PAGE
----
Comment on the type of soil.
Solution

Mass % Cumulative % %
Sieve size retained retained retained finer
in gm
2.00 mm 10 2 2.0 98.0
1.40 mm 18 3.6 5.6 94.4
1.00 mm 60 12.0 17.6 82.4
500  =0.500 mm 135 27.0 44.6 55.4
250  = 0.250 mm 145 29.0 73.6 26.4
125  = 0.125 mm 56 11.2 84.8 15.2
75  = 0.075 mm 45 9.0 93.8 6.2
(a) Percentage coarse to medium sand = 98 - 48 = 50 percent
Percentage fine sand = 48 - 6.2 = 41.8 percent
Percentage silt and clay = 6.2 percent.
(b) Uniformity coefficient Cu = D60/D10 = 0.58/0.098 = 5.92
(c) Coefficient of curvature Cc = D302/D10D60 = 0.282/(0.098 x 0.58) = 1.38
The soil is just on the border line of well graded sand.

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HYDROMETER METHOD
The soil particles less than 75 size can be further analysed for the distribution of the various
grain-sizes of the order of silt and clay be 'sedimentation analysis’ or 'wet analysis'. The soil
fraction is kept in suspension in a liquid medium, usually water. The particles descend at
velocities, related to their sizes, among other things.
The analysis is based on 'Stokes Law' for what is known as the 'terminal
velocity' of a sphere falling through an infinite liquid medium. If a single
sphere is allowed to fall in an infinite liquid medium without interference,
its velocity first increases under the influence of gravity, but soon attains a
constant value. This constant velocity, which is maintained indefinitely
unless the boundary conditions change, is known as the 'terminal
velocity'. The principle is obvious: coarser particles tend to settle faster
than finer ones.
By Stokes' law, the terminal velocity of the spherical particle is given by
v  (1/18)[( s    ) /  ]D 2

Thus, if
s = unit weight of the material of falling sphere in g/cm3,
 = unit weight of the liquid medium in g/cm3
 = viscosity of the liquid medium in g sec/cm2, and

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D = diameter of the spherical particle in cm,
v, the terminal velocity, is obtained in cm/s.
In S.I. units, if s and  are expressed in kN/m3,  in kN sec/m2, D in metres, v will be
obtained in m/sec.
This method depends upon variations in the density of soil suspension contained in a
graduated jar (1000 c.c.). The density of the suspension is measured with a hydrometer at
determined time intervals; then the coarsest diameter of particles in suspension at a given
time and the percentage of particles finer than that coarsest (suspended) diameter are
computed.
Description of hydrometer: Given figure shows a hydrometer that is generally used in
hydrometer analysis. The hydrometer possesses a long stem and a bulb. The total length of
the hydrometer varies from 30 cm to 40 cm. The stem is graduated to give specific gravity of
soil suspension.
Test procedure. In this test, about 50 gm of oven dry soil is put into 1000 cm3 of distilled
water in a graduated measuring cylinder. A dispersing agent such as Hydrogen peroxide is
added to disperse soil better. As particles of different sizes begin to settle with different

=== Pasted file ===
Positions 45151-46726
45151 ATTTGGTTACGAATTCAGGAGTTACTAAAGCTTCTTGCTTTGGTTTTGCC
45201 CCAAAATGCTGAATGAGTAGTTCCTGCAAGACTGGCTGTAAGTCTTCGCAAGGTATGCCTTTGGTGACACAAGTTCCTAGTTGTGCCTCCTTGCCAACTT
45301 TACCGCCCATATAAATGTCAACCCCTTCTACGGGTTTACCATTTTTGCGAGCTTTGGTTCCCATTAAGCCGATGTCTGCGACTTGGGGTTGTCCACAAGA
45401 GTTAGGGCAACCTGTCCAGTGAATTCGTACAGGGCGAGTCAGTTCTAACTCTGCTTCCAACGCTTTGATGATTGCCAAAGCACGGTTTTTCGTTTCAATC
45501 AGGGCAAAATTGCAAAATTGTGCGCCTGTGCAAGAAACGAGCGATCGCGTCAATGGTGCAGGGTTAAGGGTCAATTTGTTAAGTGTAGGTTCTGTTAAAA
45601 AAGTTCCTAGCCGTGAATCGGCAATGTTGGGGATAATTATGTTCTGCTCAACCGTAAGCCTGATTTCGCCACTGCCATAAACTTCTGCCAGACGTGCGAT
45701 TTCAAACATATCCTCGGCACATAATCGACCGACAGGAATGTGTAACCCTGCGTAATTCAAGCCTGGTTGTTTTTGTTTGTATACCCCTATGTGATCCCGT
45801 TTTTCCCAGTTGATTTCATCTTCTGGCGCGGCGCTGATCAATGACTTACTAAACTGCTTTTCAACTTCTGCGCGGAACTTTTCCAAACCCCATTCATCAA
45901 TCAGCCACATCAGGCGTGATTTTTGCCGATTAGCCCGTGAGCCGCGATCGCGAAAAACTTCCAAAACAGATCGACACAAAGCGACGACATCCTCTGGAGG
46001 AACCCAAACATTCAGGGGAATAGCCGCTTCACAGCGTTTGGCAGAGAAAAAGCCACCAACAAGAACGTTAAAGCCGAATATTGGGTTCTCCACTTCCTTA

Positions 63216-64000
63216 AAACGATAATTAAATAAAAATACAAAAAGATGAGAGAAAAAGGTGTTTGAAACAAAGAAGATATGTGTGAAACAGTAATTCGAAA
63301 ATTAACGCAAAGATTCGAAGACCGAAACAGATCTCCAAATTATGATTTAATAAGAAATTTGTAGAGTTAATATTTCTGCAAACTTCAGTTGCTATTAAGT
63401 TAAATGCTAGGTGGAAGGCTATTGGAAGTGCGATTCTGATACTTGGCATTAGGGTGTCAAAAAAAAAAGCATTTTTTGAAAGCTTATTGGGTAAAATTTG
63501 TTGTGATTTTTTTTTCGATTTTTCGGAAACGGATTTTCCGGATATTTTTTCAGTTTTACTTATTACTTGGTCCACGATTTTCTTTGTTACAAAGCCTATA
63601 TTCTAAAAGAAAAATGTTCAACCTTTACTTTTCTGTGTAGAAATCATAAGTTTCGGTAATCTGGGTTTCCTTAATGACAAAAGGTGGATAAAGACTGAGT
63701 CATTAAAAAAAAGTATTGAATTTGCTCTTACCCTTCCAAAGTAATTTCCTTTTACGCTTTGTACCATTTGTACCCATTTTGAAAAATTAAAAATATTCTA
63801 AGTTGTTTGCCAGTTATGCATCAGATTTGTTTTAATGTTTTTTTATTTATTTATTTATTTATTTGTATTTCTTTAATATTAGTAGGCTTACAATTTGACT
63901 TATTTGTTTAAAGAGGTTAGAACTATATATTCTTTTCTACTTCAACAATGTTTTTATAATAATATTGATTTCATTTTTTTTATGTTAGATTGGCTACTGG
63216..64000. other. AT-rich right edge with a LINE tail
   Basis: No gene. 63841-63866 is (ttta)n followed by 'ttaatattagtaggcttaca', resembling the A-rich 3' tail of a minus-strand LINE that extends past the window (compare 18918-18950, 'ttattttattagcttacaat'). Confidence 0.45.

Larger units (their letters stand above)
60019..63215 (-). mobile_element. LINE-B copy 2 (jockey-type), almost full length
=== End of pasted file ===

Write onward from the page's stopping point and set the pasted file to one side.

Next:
velocities, the density of suspension starts varying with time and depth. When the hydrometer
is gently introduced into such a suspension it comes to equilibrium at a depth where the
density is such as to produce a buoyant force which will balance the weight of hydrometer.
Thus, the hydrometer will come to equilibrium at different depths as time progresses. This
depth h (or z) of the level of the centre of its bulb is measured by introducing the hydrometer
at different values of time (t). Now corresponding to this height and time (t), there is a
diameter (D) such that all particles of size equal to or greater than this diameter would have
settled through the depth h, while particles finer than D will be in suspension within depth h.
This diameter is calculated as
18h
(i) D
t  s   w 

where  = viscosity of water, kN – s/m2


s = unit weight of soil particles, kN/m3
w = unit weight of water kN/m3
D = diameter of soil particle at height h (m)

18h
(ii) D  10
981x60t  G s  1

where D is in mm, n in Poise (1P = 10-4 kN/m2), h in cm and t in minutes.


Now from hydrometer stem reading and diameter(D) we can find percent of particles finer
than this diameter (D).

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G R
Percent finer N%  x C x100
G  1 Ws

where RC is hydrometer reading.


Having known the values of particle diameter (D) and % finer, we can obtain particle
distribution curve, as in sieve analysis.
The limitations of sedimentation analysis, based on Stokes' law, or the assumptions are as
follows:
 The finer soil particles are never perfectly spherical. Their shape is flake-like or
needle-like. However, the particles are assumed to be spheres, with equivalent
diameters, the basis of equivalence being the attainment of the same terminal velocity
as that in the case of a perfect sphere.
 Stokes' law is applicable to a sphere falling freely without any interference, in an
infinite liquid medium. The sedimentation analysis is conducted in a one-litre jar, the
depth being finite: the walls of the jar could provide a source of interference to the
free fall of particles near it. The fall of any particle may be affected by the presence of